St. Patrick’s Day is a great excuse to think green
As the horror of Russia’s war in Ukraine continues, much of our attention has focused on the various ways to starve the Russian economy in hopes of defeating Vladimir PoutineVladimir Vladimirovich PutinRussian journalist explains why she staged anti-war protest on live TV CNN anchor breaks down talking to Ukrainian father whose family was killed overnight Defense and National Security — Presented by AM General — More weapons but no planes for Ukraine MORE or, at the very least, causing him to change course. As one of the world’s largest oil distributors, the restrictions on Russian oil companies are a major step in the right direction, even if Europe is still holding back from a full ban for now.
This inevitably raised questions centered on how we can fill the void left by the Russian gas industry. And even though it’s only a small percentage of the oil the United States imports and has been relatively easy to cut, it’s still barrels that we have to find or fill with our own product. The expectation – and what we have seen so far – is that the fossil fuel industry will ramp up production to fill the void. Oil prices have fallen and are now about $96 a barrelbut gasoline prices are not keeping pace with the decline and soon the average price could top $5 a gallon, according to some estimates.
The White House took the opportunity to talk about the benefits of electric vehicles, which are a cornerstone of President BidenJoe Biden Irish Prime Minister tests positive for COVID-19 during visit to DC CNN anchor breaks down speaking to Ukrainian father whose family was killed Graham presents resolution urging Biden to help send jets in Ukraine MOREclimate policy, as well as other clean energy alternatives. And the greenest of all the holidays, St. Patrick’s Day, seems like the appropriate time to discuss the importance of going green for the environment — and the health of America’s economy.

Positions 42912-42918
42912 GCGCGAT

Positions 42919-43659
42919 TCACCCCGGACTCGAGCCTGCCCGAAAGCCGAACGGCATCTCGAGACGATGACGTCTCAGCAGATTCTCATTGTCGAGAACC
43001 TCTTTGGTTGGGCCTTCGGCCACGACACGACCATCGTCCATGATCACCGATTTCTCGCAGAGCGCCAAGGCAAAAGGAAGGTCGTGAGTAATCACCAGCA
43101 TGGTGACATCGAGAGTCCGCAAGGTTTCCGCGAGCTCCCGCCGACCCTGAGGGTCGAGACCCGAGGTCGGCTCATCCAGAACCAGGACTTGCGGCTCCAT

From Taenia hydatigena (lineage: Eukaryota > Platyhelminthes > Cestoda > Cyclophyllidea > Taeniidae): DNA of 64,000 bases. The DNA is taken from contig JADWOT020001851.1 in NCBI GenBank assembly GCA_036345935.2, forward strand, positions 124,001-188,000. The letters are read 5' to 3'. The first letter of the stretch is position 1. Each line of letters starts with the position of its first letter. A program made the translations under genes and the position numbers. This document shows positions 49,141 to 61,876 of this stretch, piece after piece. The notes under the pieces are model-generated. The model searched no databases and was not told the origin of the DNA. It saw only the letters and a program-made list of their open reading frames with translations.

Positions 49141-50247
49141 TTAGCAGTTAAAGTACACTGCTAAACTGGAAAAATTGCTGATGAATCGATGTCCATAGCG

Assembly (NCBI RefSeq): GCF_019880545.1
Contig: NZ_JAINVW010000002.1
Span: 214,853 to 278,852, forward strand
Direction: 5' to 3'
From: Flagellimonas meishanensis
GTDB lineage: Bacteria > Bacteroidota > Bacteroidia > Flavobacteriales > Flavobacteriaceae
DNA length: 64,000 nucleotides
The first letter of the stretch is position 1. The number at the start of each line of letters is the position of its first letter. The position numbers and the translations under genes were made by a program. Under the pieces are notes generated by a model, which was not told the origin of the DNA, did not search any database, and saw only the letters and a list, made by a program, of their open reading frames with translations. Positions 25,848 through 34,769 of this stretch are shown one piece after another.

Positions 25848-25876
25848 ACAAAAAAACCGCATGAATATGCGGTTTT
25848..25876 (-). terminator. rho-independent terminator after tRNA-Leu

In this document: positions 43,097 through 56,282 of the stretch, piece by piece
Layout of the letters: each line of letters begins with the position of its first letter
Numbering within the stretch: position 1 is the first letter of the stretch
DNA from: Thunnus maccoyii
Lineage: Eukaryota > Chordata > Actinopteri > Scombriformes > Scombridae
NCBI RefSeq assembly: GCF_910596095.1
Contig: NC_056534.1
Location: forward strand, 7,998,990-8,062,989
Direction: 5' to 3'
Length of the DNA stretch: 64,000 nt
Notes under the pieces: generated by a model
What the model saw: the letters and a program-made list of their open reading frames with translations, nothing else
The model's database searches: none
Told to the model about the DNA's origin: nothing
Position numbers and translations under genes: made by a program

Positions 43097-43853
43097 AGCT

The partisan disparity over the effects of climate change has always been a headache. The environment is one of the only issues affecting Americans at all levels.
There are lead pipes poisoning Americans’ drinking water in all 50 states, and industrial polluters are dumping dangerous toxins during storms so government watchdogs can’t catch them. We know that nine out of 10 people breathe polluted air and that about a third of all deaths from stroke, lung cancer and heart disease can be attributed to air pollution. We know that increased flooding will cost the United States $40 billion a year by 2050 and that, according to the United Nations, climate change poses the greatest threat modern society has ever faced.
Yet not a single Republican in Congress would support Biden’s Build Back Better plan, which was heavily climate-focused. In fact, they made inane comments such as Biden “bowing to all this environmentalism as a religion and climate change as a god,” as Sen does. Marsha BlackburnMarsha BlackburnGOP White House hopes under Supreme Court spotlight GOP calls for postponement of Ukraine spending, aid vote (R-Tenn.) argued Tuesday.
The senator is obviously touching on hyperbole, but the reality is that there are good reasons to pander to environmentalism: the physics of climate change is unforgiving. Biden and his administration understand this and have developed an agenda to deal with the moment.